Lithium supply may be key to government’s electric vehicles push
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New Delhi: India’s push for electric vehicles (EV) may lead to a substantial change in its energy security priorities, with securing lithium supplies, a key raw material for making batteries, becoming as important as buying oil and gas fields overseas.
The government is exploring measures ranging from leasing of electric vehicles to transferring technology to firms for commercial production of lithium-ion batteries developed by the Vikram Sarabhai Space Centre for use in automobiles, Mint reported. However, India does not have enough lithium reserves for manufacturing lithium-ion batteries.
Indian Institute of Technology-Madras professor Ashok Jhunjhunwala is in favour of acquiring lithium fields in countries such as Bolivia, Australia and Chile, given its need in manufacturing lithium-ion batteries.
“Government as well as the private sector companies should acquire them (lithium fields),” Jhunjhunwala said.
The Economic Times on 25 April reported that Jhunjhunwala will spearhead the government’s electric vehicle programme.
This comes against the backdrop of ambitious government plans for a mass scale shift to electric vehicles by 2030 so that all vehicles on Indian roads by then—both personal and commercial—are powered by electricity. As part of this programme, the government is also exploring a strategy to task a company with buying EVs in bulk and then leasing them to companies such as taxi aggregators, in an attempt to bring down the cost of such vehicles. The centre has set a target of 6 million electric vehicle sales by 2020 under the National Electric Mobility Mission Plan.
Jhunjhunwala’s pitch has found traction with state-run Solar Energy Corp. of India (SECI) which plans to explore an EV play.
“It (acquiring lithium fields) is a good idea...Lithium will have to be brought,” said Ashvini Kumar, managing director of SECI.
The Financial Express reported on 28 February that India plans to reach out to Bolivia, Argentina and Chile to procure lithium.
State-owned firms such as Bharat Heavy Electricals Ltd (Bhel), Power Grid Corp. of India Ltd and NTPC Ltd are looking at new businesses in this space. While Bhel wants to make EVs, PGCIL is considering setting up charging stations. Meanwhile, Vedanta Resources Plc. is looking at developing storage solutions.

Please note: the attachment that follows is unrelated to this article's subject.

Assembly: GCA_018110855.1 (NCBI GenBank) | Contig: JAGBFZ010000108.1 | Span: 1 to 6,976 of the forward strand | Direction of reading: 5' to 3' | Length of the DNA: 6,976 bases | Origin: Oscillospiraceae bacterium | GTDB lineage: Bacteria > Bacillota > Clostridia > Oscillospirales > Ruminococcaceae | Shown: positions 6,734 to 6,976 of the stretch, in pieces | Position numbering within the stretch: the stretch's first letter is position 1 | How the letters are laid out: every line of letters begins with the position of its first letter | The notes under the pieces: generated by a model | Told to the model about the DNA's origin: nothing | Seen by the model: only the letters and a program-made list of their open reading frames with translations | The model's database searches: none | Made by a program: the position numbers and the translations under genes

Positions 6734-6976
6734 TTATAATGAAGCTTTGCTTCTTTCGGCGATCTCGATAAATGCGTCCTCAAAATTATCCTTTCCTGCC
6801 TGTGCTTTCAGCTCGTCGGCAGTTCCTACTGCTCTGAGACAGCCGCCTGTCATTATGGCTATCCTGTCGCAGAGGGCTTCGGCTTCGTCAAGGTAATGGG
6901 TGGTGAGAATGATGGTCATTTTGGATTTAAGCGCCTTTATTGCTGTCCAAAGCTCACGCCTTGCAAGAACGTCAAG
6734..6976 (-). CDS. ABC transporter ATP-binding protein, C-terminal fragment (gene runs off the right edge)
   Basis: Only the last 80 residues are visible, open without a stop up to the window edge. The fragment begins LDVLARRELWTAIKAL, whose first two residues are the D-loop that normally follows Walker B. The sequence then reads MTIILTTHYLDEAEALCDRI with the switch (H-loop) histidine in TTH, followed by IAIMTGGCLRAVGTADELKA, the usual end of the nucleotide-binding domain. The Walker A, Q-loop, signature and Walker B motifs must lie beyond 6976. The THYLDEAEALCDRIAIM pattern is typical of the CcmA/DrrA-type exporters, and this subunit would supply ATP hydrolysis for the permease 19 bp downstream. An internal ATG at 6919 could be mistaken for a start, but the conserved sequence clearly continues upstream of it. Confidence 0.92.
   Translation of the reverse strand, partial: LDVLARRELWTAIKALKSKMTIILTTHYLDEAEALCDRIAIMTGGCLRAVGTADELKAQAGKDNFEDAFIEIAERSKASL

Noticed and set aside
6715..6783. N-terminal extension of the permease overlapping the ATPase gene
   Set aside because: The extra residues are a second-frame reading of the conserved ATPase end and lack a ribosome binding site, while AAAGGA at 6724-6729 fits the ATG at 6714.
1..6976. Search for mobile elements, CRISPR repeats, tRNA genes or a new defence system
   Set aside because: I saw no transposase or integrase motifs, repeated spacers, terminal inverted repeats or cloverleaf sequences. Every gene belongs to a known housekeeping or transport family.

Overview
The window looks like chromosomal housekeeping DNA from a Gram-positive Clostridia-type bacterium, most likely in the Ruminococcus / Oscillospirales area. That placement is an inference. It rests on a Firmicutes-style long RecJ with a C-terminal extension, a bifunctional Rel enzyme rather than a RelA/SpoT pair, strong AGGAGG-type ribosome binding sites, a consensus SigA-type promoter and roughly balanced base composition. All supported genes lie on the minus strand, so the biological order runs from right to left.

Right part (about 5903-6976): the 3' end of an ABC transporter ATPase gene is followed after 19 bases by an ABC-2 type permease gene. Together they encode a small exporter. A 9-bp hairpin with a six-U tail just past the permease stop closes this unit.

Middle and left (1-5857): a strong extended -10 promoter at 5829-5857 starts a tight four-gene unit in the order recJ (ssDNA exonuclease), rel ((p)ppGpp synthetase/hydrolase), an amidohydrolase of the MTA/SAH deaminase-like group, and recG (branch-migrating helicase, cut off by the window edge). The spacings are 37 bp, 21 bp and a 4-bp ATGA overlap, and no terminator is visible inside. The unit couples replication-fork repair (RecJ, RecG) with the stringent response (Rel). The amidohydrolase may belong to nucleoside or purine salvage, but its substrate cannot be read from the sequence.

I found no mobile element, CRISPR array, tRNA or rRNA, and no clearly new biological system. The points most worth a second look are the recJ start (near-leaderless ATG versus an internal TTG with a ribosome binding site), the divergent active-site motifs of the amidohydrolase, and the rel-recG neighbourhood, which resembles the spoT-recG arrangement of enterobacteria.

Analysts say India’s plans to make EVs more cost effective and popular will be difficult to implement. The Indian electric vehicles market poses formidable challenges for policymakers, according to consulting firm Bridge to India.
Queries emailed to the spokespersons for the ministries of mines, new and renewable energy, road transport and highways, heavy industries and finance remained unanswered.
In its Three Year Action Agenda document released last month, NITI Aayog has made a case for putting more EVs on the road.
“It (government) must also study the costs and benefits of adoption of electric vehicles in the coming years. Though the cost of electric battery has declined recently, it still remains high. At the same time, its operating cost per kilometre driven is lower and it contributes to cutting city pollution,” the agenda states.
Minister for road transport and highways Nitin Gadkari is also backing India’s EV programme.
Speaking at India Integrated Transport and Logistic Summit 2017 last week, Gadkari extolled the benefits of EV and said the programme will help in reducing India’s import dependence on hydrocarbons.
Shifting to electric vehicles will check pollution and reduce fuel imports. India paid Rs4.16 trillion to buy 202.85 million tonnes of crude oil in 2015-16. With around 81% of India’s oil needs and about 37% of gas needs being met through imports, state-owned firms have acquired hydrocarbon assets in 25 countries.